Starting in May, the U.S. Treasury will begin mailing economic stimulus payments.
What that means differs from person to person.
Linda Redmon, 51, and Andrea Edwards, 31, both said they probably would use their economic stimulus payments to pay bills.
"It's worth saving," Edwards said, "but I know it's going to go for paying something off."
Orval and Linda Taylor, a senior working couple, said their economic stimulus payments wouldn't have any effect on the way they budgeted.
"It's just extra money to save or go on a splurge maybe," Linda said.
Jessica Ketchum, 26, came in between on her stimulus payment plans.
"Since I'll be able to pay off my bills with my tax return," she said, "I'll be able to spend that money.
"I'm not a saver."
A $5.2 million push?
Economic stimulus payments will go to everyone with a valid social security number who had at least $3,000 in income and filed a 2007 tax return.
Payments are equal to what a person had withheld from their income for income tax, up to $600 for single residents and $1,200 for joint tax-filers.
Social security income and some veterans' benefits qualify for income, as well. However, those exempt from filing taxes for those payments must have filed a 2007 tax return to receive their stimulus payment.
A rough calculation of stimulus payments coming to Moffat County - factoring in zero payments for the unemployed and additional payments for minors - could mean $5.2 million stuffing local pocket books.
The end result is likely to be more, since some unemployed earned income in 2007, and many residents will collect the full $600 payment.
All that money may not make a big impact on the county, however, said Cliff Reder, Mountain West Insurance and Financial Services sales manager.
The idea is to get people spending money on goods and services, Reder said.
However, as some residents said, Reder believes most will use the extra money to pay off debt.
"Because the amount is relatively small," he said, "I think most people have credit card debt, or some kind of other debt, and will use that to pay that off.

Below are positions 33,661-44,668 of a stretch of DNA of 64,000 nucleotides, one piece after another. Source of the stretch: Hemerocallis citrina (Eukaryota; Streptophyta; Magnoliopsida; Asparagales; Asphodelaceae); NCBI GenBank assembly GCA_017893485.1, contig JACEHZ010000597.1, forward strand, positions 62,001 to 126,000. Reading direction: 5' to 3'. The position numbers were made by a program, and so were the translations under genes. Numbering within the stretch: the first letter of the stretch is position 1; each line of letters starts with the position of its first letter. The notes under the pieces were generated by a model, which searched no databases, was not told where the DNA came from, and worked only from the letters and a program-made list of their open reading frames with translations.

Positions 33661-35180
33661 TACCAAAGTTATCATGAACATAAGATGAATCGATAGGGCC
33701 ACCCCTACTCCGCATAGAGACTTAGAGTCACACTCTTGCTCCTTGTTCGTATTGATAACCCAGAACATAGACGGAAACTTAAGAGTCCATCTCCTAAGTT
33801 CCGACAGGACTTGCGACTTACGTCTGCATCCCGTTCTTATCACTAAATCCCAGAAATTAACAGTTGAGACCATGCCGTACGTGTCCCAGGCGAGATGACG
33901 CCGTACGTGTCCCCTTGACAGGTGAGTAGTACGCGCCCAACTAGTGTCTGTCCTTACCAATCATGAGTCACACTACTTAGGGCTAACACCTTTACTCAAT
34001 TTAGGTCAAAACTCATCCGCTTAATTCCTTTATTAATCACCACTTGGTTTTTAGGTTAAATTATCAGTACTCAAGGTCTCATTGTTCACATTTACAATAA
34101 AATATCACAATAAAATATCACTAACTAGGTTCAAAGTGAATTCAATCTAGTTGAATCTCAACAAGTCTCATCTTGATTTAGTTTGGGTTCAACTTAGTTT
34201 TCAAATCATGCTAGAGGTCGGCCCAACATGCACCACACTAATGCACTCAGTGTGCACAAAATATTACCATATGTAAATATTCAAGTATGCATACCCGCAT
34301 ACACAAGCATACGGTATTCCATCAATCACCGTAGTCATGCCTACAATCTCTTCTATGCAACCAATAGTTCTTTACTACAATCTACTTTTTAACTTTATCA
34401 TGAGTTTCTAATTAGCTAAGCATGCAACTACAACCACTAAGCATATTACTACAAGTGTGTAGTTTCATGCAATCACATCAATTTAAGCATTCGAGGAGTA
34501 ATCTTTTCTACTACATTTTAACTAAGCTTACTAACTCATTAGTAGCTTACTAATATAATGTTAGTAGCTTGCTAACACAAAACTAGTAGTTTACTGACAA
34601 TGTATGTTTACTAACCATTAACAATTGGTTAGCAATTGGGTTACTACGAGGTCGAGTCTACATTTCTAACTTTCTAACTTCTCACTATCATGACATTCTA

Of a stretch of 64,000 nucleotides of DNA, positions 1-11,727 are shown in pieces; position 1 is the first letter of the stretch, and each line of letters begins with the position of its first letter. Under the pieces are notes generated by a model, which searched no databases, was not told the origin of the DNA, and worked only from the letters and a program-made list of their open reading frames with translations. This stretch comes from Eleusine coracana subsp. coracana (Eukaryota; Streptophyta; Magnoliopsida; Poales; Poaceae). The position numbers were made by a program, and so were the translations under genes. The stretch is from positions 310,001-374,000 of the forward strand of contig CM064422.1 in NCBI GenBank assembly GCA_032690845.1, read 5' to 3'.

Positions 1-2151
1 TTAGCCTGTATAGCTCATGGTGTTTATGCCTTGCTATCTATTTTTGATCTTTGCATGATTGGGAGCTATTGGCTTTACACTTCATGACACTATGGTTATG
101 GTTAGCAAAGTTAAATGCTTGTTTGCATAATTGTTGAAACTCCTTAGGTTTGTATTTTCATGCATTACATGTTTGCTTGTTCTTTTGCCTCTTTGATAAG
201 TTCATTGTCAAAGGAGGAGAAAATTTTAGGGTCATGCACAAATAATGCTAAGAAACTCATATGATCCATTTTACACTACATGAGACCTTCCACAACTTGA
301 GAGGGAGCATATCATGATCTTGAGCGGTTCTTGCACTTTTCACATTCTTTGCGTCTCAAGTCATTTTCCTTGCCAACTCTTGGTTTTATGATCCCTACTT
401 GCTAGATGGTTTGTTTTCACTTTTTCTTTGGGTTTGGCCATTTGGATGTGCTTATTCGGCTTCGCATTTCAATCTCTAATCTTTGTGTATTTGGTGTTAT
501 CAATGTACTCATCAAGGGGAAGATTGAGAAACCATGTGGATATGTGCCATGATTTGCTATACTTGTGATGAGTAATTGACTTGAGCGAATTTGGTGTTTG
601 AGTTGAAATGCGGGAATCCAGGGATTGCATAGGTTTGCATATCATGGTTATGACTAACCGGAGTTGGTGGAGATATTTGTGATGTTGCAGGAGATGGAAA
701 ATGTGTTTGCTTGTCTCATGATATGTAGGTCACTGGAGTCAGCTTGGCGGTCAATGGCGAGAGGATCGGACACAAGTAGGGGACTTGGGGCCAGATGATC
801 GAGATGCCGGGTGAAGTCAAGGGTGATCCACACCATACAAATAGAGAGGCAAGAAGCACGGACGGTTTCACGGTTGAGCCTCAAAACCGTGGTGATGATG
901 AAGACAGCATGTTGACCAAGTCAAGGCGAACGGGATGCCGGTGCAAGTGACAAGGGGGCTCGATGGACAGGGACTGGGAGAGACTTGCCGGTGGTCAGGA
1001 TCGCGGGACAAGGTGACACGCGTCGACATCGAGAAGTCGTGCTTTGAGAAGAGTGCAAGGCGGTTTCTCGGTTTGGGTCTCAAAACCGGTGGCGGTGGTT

"I don't know if people are going to spend money on things they might not normally buy."
Because people will be paying off debt on things they already bought, Reder said, the effect of the stimulus payments will not stimulate growth.
"I think it's a good gesture, giving money to try and enhance or stimulate the economy," he said. "If people didn't have debt, it might do what the government wants it to do."
A short burst
Mike Toczek, Moffat County National Bank vice president, also said the stimulus program probably won't make any long-term difference in the economy.
The federal government has lowered interest rates to promote spending on big items, such as housing and cars, he said. Stimulus payments likely will wind up in people's grocery budgets, making those payments a one-time spending burst.
"It'll be a very short-term burst," Toczek said. "The amount of money people get will be gone in a week."
Toczek said he did not think people would put much of it into savings.
"Are gas prices higher? Are food costs higher? Are utility costs higher?" he said. "It'll free up some income for people to spend."
Stimulus payments were designed to get product inventories moving, Tozcek said, which in turn would encourage companies to hire more workers, which in turn would bring more income tax back to the federal government.
The U.S. will need that extra tax revenue if it wants to start paying off its $51 trillion debt, Toczek said.
In Moffat County offices, officials didn't factor in the stimulus program when they budgeted for sales tax increases, county Budget Analyst Tinneal Gerber said.
They did raise their annual increase in sales tax revenue, from 3 percent to 5 percent, she added. However, that mostly was due to the trend in the past couple of years when the county saw a 10 percent jump in revenue from year to year.
As for Gerber, she said she and her husband plan to invest their payments into their house.
"We're doing some remodels," Gerber said. "With the housing market like it is, we figure we need to put it into our house."